The majority of authors agree that the “in vitro” fermentation technique with rumen juice of Tilley and Terry (1963) offers the best laboratory estimation of “in vivo” digestibility (Oh et al 1966; Deinum and Van Soest 1969; McLeod and Minson 1969, 76, 78; Barnes 1973; Scales et al 1974; Schmid et al 1975; Terry et al 1978). Others hold that the enzyme solubility methods are equivalent, if not more accurate, than “in vitro” digestibility (Donefer et al 1963; Jones and Hayward 1973; Jarrige et al 1970; McLeod and Minson 1980; Demarquilly and Jarrige 1981).

TABLE 6 Correlations (r) and residual standard deviations (RSD) between in vivo DMD and in vitro rumen fermentation and enzyme solubility of DM
 No of samplesIn vitro rumen fermentationEnzymesolubility
Mc Leod & Minson 197850-2.100.942.60
Mellenberger et al 1970-0.90---
Aerts et al 1975–1976420.922.21--
Deinum & Van Soest 1969120.861.73--
Oh et al 1966320.83---
Jones & Hayward 1973170.952.000.912.70
Johnson et al 1964220.88---
Goto & Minson 197745-2.100.942.70
McLeod & Minson 197832-2.700.913.10
Terry et al 1978250.961.910.873.17
Oh et al 1966240.97---
McQueen & Van Soest 1975180.95-0.80-
Mc Leod & Minson 197882-2.60-3.00
Scales et al 19746.0843.20--
Terry et al 197873.0971.600.823.80
Van der Koelken & Van Es 1973560.882.96--
Hersherberger et al 1959110.77---
Hersherberger et al 1959350.97---
Chenost 1970680.754.71--
Cottyn et al 1970250.893.42--
Cottyn et al 1970940.812.18--
Johnson et al 1964260.78---
Johnson et al 1964650.72---
Scales et al 1974240.862.40--
Baumgardt et al 1962270.783.41--
Asplund et al 1958110.71---
Clark & Mott 196060.82---
Chenost 1970570.872.75--
Cottyn et al 1970310.930.74--
Marten et al 1975250.841.78--
Marten et al 1975260.921.90--
Aerts et al 1975–1976560.953.43--
Cottyn et al 1970250.622.96--
Mellenberger et al 1970-0.97---
Oh et al 1966210.97---
Johnson et al 1964170.44---
Giger et al 1979360.94---
Rexen 1977500.94-0.913.58

From the comparative data given in Table 6, it would seem that the enzyme solubility method gives rise to slightly lower correlation coefficients and to higher residual standard errors than the “in vitro” digestibility technique. In all the cases, the digestibility values obtained by enzyme solubility are lower than those obtained with rumen juice (Barnes et al 1964). Prior application of pepsin-HCL solubilisation improves this situation, ensuring at the same time a better precision (Jones and Hayward 1975; McQueen and Van Soest 1975). Pre-extraction with neutral detergent increases the amount of fibre degraded by cellulase (Roughan and Holland 1977; Dowman and Collins 1982). Van Soest et al (1966) reported that utilization of the digestion of the cell wall fraction (NDF) predicts more accurately “in vivo” digestibility than the digestibility of the dry matter. Scales et al (1974) and Oh et al (1966) affirm the contrary, whereas Meyer et al (1971) claimed that the two procedures were similar.

TABLE 7 Correlation coefficients (r) between in vitro determinations and intake, relative intake, energy digestibility and nutritive value index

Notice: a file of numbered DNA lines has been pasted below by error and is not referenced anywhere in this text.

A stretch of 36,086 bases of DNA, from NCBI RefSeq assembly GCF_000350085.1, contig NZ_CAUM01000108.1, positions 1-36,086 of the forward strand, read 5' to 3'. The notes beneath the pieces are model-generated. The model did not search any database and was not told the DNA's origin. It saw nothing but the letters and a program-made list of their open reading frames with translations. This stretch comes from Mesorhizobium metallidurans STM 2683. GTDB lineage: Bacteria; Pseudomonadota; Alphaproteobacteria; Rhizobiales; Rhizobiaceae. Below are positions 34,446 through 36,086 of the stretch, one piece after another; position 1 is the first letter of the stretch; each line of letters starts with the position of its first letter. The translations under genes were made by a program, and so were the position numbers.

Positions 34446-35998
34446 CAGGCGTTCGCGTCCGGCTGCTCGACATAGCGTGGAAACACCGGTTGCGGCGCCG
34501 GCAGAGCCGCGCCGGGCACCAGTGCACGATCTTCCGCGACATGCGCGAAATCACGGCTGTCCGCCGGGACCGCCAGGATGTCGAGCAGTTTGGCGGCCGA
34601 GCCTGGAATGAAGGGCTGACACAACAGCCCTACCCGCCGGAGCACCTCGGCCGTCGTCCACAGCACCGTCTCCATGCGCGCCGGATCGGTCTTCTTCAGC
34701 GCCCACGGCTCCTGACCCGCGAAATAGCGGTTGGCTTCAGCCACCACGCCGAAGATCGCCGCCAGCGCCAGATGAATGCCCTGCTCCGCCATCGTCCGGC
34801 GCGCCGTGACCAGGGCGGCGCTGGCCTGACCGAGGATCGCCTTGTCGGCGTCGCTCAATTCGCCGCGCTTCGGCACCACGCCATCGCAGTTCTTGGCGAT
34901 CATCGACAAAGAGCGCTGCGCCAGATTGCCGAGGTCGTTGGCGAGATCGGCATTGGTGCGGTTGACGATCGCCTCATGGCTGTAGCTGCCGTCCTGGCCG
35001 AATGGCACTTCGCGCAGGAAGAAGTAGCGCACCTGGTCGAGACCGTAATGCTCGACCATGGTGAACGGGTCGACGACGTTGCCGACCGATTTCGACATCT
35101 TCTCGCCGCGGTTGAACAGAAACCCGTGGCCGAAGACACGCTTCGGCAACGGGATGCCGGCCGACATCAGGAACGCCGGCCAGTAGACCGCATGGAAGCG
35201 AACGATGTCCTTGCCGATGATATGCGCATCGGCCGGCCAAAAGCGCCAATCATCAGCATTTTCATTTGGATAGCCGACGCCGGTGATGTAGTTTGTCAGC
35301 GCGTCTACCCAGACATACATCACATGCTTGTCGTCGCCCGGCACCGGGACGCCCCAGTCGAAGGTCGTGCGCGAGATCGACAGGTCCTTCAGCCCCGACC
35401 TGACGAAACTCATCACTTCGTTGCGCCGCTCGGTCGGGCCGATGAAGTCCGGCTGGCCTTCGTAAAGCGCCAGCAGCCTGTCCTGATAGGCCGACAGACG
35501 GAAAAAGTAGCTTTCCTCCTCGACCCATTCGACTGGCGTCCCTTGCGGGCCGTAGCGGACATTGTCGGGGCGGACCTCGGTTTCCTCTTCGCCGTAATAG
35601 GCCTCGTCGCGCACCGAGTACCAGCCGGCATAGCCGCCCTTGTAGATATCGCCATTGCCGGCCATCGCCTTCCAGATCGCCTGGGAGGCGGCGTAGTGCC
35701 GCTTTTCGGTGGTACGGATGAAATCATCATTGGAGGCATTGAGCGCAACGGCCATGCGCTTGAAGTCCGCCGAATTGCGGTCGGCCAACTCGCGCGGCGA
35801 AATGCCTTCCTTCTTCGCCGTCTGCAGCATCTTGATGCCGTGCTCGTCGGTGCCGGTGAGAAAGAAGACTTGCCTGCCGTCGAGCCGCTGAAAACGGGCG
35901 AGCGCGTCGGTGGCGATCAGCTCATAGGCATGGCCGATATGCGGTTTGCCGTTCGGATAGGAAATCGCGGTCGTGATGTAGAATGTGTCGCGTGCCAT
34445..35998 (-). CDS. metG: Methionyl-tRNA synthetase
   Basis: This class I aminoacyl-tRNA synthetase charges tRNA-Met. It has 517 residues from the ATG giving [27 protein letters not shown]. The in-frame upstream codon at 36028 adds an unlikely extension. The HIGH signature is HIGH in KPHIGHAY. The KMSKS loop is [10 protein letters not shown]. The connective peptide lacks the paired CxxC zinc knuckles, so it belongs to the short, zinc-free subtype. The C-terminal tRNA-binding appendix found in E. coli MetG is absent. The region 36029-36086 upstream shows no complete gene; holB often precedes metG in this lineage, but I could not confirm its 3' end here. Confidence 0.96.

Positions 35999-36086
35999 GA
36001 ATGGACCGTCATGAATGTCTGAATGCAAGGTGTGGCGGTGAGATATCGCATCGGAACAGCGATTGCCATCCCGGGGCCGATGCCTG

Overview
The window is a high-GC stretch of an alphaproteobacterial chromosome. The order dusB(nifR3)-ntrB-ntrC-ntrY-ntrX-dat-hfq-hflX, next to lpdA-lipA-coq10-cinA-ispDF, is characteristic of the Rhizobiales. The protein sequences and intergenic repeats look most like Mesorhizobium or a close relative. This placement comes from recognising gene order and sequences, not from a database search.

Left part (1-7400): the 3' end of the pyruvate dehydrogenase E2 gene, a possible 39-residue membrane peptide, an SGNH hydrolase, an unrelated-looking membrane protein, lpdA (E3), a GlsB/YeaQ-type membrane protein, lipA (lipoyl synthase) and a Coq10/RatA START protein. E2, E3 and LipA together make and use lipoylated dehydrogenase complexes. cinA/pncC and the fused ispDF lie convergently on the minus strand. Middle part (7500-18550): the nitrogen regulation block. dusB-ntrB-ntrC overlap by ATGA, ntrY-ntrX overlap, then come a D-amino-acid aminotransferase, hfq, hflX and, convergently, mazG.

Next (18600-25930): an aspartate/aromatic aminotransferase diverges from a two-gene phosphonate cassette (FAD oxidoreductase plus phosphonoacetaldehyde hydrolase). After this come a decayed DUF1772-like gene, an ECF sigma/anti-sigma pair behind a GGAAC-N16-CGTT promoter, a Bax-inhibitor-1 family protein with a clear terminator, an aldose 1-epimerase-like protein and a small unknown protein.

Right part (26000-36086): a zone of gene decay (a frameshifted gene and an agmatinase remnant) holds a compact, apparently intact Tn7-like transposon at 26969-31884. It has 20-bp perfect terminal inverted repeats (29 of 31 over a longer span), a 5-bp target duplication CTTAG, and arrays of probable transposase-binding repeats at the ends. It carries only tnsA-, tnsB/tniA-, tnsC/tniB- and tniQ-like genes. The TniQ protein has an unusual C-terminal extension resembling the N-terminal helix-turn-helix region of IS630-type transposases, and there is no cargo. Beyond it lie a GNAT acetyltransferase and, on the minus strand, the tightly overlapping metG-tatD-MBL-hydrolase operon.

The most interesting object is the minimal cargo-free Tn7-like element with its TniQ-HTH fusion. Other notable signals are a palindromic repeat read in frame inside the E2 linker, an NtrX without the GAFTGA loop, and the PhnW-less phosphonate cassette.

DM intakeRelative intake*Energy digestibilityNutritive value index**
Tilley and Terry DMD (1)0.21-0.900.57
One stage TT DMD (1)0.05-0.390.05
In vitro digested NDF (1)0.22-0.770.43
In vitro cellulose digestion (2)----0.78--
In vitro DMD (3)----0.92--
24 hrs in vitro DMD (4)0.76------
12 hrs in vitro cellulose dig. (5)--0.770.740.86
12 hrs in vitro cellulose dig (6)--0.830.870.91
In vitro cellulose dig. (7)--0.500.760.71
Cellulase solubility (5)--0.850.680.92
Cellulase pepsin solubility(5)--0.860.700.93

(1) Meyer et al 1971

(2) Baumgardt et al 1962

(3) Hersherberger et al 1959

(4) Chenost 1970

(5) Donefer et al 1963

(6) Donefer et al 1960

(7) Johnson et al 1964

* Relative intake = observed intake × 100/80 (w° .75)

** Nutritive value index = relative intake × % energy digestibility.

Prediction of intake

Generally speaking, “in vitro” techniques are not suitable for predicting the voluntary intake. Some studies have indicated limited success when intake was correlated with 6 or 12 h “in vitro” digestibility of dry matter (Chenost 1970) or with digestion of cellulose by rumen juice or “cellulase” (Donefer et al 1960, 1963). For temperate species, voluntary intake is better correlated with the cell wall content, whereas for tropical species a better index might be the resistance to grinding (McLeod and Minson 1972).


The apparently indigestible fraction of the cell content, considered as an entity or indigestible cytoplasm, varies little; on average, it represents 12 to 14% of the dry matter of forage according to the concordant results of several authors (Van Soest 1967; Deinum 1971; Osbourn et al 1976; Jarrige 1980). The apparently indigestible organic matter of forages depends closely on the apparently indigestible fraction of the cell walls. Predicting the digestibility of forages amounts to predicting the percentage of their non digestible cell-wall.

Among the existing chemical procedures for determining this fraction, Van Soest's method is the most commonly utilized and it is found to be suitable at least for temperate forages. The precision of the method can be slightly enhanced by prolonging the extraction time to 2 h or more, or by increasing the concentration of the acid solution (McLeod and Minson 1972).